Wheatley began working at Oshkosh in October 2014. (Decl. of Wheatley ¶ 2, ECF No. 27.) Wheatly first met with Walker about his hearing issues on February 9, 2015. (DPFOF ¶ 55.) Walker told Wheatley he was housed in W-building and was having trouble communicating with people. (DPFOF ¶ 56.) Wheatley recommended that Walker be moved to an open unit (the defendants do not explain what this means) and be re-evaluated at Rexall to determine whether two hearing aids or an adjustment of the current hearing aid would help. (Id.) Wheatley also approved Walker to receive a vibrating alarm clock and his unit was provided with a closed-caption phone. (Id.)

         On February 12, 2015, Murphy reviewed Wheatley's order and discontinued the recommendation to move Walker to an open unit because security must address all housing assignments. (DPFOF ¶ 58.) He affirmed Wheatley's order to send Walker's hearing aid to Rexall to see if it needed cleaning or adjustment. (Id.) However, he cancelled Wheatley's order for a second hearing aid and his order to send Walker to Rexall for assessment for a second hearing aid. (Id.) Murphy cancelled the orders related to a second hearing aid because DOC policy requires prior authorization from the Bureau of Health Services. (DPFOF ¶¶ 23, 58, 59, 116.) Murphy believed that, as an initial step, it was sufficient to send the hearing aid to Rexall for cleaning and/or an adjustment. (DPFOF ¶¶ 23, 58, 59.) This was Murphy's only involvement in decisions related to Walker's care. (DPFOF ¶¶ 120-122.)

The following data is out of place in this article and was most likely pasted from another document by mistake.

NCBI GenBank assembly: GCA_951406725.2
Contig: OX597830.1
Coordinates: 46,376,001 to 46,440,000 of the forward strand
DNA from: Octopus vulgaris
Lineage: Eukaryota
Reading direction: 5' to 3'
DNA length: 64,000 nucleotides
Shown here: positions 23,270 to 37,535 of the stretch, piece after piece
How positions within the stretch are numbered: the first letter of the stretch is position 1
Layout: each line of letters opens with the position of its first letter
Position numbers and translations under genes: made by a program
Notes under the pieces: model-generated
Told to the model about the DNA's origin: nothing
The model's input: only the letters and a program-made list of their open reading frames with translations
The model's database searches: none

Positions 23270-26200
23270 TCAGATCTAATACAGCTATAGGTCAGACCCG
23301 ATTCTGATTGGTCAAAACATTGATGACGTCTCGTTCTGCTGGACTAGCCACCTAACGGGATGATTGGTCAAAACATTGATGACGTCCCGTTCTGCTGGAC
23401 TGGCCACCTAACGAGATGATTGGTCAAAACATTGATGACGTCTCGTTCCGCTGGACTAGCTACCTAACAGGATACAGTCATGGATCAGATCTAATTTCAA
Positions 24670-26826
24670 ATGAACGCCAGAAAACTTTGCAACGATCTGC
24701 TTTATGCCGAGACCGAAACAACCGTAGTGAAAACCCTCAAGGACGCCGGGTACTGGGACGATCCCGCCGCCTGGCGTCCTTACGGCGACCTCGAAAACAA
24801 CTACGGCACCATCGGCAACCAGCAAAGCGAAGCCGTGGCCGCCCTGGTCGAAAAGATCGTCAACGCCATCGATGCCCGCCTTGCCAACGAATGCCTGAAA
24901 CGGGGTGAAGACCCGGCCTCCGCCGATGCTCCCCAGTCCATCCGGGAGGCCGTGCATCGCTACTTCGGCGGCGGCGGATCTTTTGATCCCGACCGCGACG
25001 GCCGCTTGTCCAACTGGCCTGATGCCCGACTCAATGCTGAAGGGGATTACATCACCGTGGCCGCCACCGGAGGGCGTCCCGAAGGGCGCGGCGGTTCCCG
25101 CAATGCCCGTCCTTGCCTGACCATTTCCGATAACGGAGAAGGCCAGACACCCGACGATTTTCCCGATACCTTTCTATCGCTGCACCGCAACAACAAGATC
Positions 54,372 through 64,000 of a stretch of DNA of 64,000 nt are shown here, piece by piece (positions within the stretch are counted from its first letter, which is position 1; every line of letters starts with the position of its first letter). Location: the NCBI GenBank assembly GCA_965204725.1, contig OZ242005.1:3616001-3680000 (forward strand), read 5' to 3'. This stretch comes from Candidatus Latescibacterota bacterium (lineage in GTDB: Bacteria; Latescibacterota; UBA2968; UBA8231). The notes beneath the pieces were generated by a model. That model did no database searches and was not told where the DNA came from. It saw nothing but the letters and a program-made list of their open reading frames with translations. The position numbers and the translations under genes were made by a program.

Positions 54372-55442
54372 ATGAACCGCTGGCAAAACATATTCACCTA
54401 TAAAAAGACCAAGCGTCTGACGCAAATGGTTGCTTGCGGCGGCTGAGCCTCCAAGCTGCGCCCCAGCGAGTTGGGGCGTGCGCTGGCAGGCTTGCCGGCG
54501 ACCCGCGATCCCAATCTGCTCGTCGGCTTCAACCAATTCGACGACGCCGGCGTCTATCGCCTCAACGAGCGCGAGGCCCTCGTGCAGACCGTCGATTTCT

Because Wheatley was new to Oshkosh, he did not know that housing assignments are a security issue or that prior approval for a second hearing aid is required. (DPFOF ¶ 60.) Wheatley agreed with Murphy's assessment, so he did not immediately submit an authorization request for a second hearing aid; he wanted to first obtain a recommendation from Rexall about the next best step. (DPFOF ¶ 61.) (The parties do not state whether or when Walker's hearing aid was sent to Rexall.)